What a gold medal does for a Va. wine
By Dave McIntyre,
The Virginia Wine Association last month awarded the 2011 Governor’s Cup for red wines to FoxMeadow Winery of Linden for its 2008 Le Renard Rouge, a 50-50 blend of cabernet franc and merlot.
Does that mean Le Renard Rouge is the best red wine produced in Virginia? No.
Of the state’s 190-plus wineries, only 60 entered the contest, putting up a total of 196 wines for judging. So the winner is no more the state’s best wine than Hickory the Scottish deerhound is the best dog in the world after winning the Westminster Kennel Club dog show.
But that’s not to detract from Hickory’s achievement, or Fox Meadow’s. In fact, Fox Meadow has won several medals since it began producing wine in 2005, including best of show at the 2007 Atlantic Seaboard Wine Competition for its 2005 cabernet franc. (Last year, the association split the contest into separate titles for red and white wines.)
Owners Dan and Cheryl Mortland and winemaker Tom Payette say they use competitions as a third-party validation of their efforts.
“It’s always possible to develop a ‘house palate,’ where you become enamored of your own wine,” Dan Mortland says. “To get a gold medal or best in category from a true competition — that’s good feedback on your work. It must be pretty good wine.”
In a typical competition, each wine is rated by a panel of four or five judges who might know the vintage and the blend, but never the identity of the wine. The panel members discuss each series of wines, argue for their favorites and award gold, silver and bronze medals according to the average of their scores. In my experience as a judge, it is rare for a panel to be unanimous about a gold medal.
Gold medal winners are then rated by judges from all panels to select best in category or show. (I was not a judge for this year’s competition.)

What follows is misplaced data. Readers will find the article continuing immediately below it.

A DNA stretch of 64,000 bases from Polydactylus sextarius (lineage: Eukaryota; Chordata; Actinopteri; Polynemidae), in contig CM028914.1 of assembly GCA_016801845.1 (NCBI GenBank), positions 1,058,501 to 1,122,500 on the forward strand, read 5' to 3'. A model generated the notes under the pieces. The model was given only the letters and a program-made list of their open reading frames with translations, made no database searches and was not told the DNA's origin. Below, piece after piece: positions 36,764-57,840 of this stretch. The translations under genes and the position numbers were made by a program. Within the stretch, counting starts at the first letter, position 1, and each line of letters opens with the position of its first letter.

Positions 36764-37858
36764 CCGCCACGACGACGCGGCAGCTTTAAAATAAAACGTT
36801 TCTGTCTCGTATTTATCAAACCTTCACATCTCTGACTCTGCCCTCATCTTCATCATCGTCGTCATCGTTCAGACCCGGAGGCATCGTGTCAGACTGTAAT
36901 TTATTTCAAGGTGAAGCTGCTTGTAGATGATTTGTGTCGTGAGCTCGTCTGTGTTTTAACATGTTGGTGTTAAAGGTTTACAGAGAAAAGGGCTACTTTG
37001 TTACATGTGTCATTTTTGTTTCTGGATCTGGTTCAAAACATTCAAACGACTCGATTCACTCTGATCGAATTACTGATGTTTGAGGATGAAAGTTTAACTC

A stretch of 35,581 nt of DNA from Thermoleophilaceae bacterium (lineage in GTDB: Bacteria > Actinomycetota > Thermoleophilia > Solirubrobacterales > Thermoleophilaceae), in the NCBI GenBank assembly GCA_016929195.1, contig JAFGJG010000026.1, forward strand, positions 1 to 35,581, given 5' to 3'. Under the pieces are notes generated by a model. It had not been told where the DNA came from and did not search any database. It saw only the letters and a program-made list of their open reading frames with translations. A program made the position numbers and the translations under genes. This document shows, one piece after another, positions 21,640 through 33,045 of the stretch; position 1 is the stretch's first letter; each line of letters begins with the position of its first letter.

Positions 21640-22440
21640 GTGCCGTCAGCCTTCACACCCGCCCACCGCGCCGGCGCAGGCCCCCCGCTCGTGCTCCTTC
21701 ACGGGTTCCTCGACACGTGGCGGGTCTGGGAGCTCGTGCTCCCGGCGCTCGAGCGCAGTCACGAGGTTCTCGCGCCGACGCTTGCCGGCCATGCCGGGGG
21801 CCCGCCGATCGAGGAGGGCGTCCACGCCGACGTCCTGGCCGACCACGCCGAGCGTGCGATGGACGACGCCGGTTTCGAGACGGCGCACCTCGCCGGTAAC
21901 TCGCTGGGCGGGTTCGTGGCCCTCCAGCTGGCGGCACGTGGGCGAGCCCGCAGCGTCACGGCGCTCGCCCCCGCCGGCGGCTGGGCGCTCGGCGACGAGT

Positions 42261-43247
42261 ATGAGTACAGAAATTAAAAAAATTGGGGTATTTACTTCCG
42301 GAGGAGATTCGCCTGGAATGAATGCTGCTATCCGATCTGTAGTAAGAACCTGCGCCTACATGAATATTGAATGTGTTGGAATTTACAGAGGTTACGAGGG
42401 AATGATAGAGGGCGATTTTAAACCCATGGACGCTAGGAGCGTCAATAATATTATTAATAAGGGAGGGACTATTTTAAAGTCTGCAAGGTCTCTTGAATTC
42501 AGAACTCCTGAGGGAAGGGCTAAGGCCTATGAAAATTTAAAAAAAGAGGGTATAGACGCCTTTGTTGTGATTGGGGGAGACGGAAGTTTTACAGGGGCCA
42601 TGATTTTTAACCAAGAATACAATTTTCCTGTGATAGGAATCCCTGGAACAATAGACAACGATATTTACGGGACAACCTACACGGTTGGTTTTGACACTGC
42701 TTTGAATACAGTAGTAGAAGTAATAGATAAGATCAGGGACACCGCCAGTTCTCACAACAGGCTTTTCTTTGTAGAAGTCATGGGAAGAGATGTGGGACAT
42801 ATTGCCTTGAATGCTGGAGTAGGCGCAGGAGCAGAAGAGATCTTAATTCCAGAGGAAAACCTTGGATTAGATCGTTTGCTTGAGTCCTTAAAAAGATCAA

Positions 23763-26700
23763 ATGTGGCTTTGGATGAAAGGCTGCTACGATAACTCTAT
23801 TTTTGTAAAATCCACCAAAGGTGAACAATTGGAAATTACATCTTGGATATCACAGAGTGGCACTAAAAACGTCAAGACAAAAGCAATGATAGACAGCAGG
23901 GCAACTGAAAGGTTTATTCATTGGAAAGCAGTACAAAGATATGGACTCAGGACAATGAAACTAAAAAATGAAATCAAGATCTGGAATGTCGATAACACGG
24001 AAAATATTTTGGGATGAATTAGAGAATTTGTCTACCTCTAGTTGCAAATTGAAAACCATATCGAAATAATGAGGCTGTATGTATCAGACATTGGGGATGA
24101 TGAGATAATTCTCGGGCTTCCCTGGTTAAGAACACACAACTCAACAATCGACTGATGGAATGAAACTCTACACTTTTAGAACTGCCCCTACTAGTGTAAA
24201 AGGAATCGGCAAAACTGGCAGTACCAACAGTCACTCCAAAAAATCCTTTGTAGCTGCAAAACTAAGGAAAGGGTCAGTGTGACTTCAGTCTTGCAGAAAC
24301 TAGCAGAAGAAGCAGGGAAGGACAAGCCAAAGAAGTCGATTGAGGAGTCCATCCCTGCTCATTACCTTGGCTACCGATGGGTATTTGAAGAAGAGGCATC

Judging via a panel in such a technical way relies on the expertise of the judges and avoids the tyranny of a single palate. However, it’s not the way people drink wine. Judges are looking for faults and imperfections: a point off for aroma, two for taste and already the wine is out of gold-medal range. The judges are blitzing through the wines rather than enjoying them over a meal. In such a setting, big, fruity, softer wines tend to dominate more subtle ones, a factor that weighs more heavily as the day grows long and palates tire. This inherent bias might actually reflect consumer preferences to a degree, but it works against the more elegant style of wine that typically partners better with food.
So competitions such as the Virginia Governor’s Cup are best viewed as a snapshot of how the industry is doing rather than a definitive ranking of the state’s best wines. For consumers, competition medals can serve as recommendations from a group of wine professionals to try a particular wine, similar to an inside tip from a friend or trusted wine columnist. Based on the Governor’s Cup, I’ll be looking for a chance to taste the Fox Meadows Le Renard Rouge and decide whether to reward it by buying a bottle. Consumers are the final judges, after all.
Postscript: Along with the Governor’s Cup winner, gold medals were awarded to Afton Mountain Vineyards 2009 Estate Reserve Cabernet Sauvignon; Barboursville Vineyards 2008 Petit Verdot; Cooper Vineyards 2008 Norton; Hiddencroft Vineyards 2008 Cabernet Franc and Keswick Vineyards 2009 Cabernet Franc. The results were announced at the Virginia Wine Expo in Richmond on Feb. 25.
Also at that event, the Virginia Wineries Association presented its Gordon W. Murchie Lifetime Achievement Award to Dennis Horton, founder of Horton Vineyards, for his pioneering work in developing and promoting the state’s wine industry.
Horton, who is recovering from severe injuries suffered in a car accident last August, accepted the award in person. He thanked the crowd, said winery marketing director Neil Glaser, and vowed, “Absolutely, we’re not done yet.”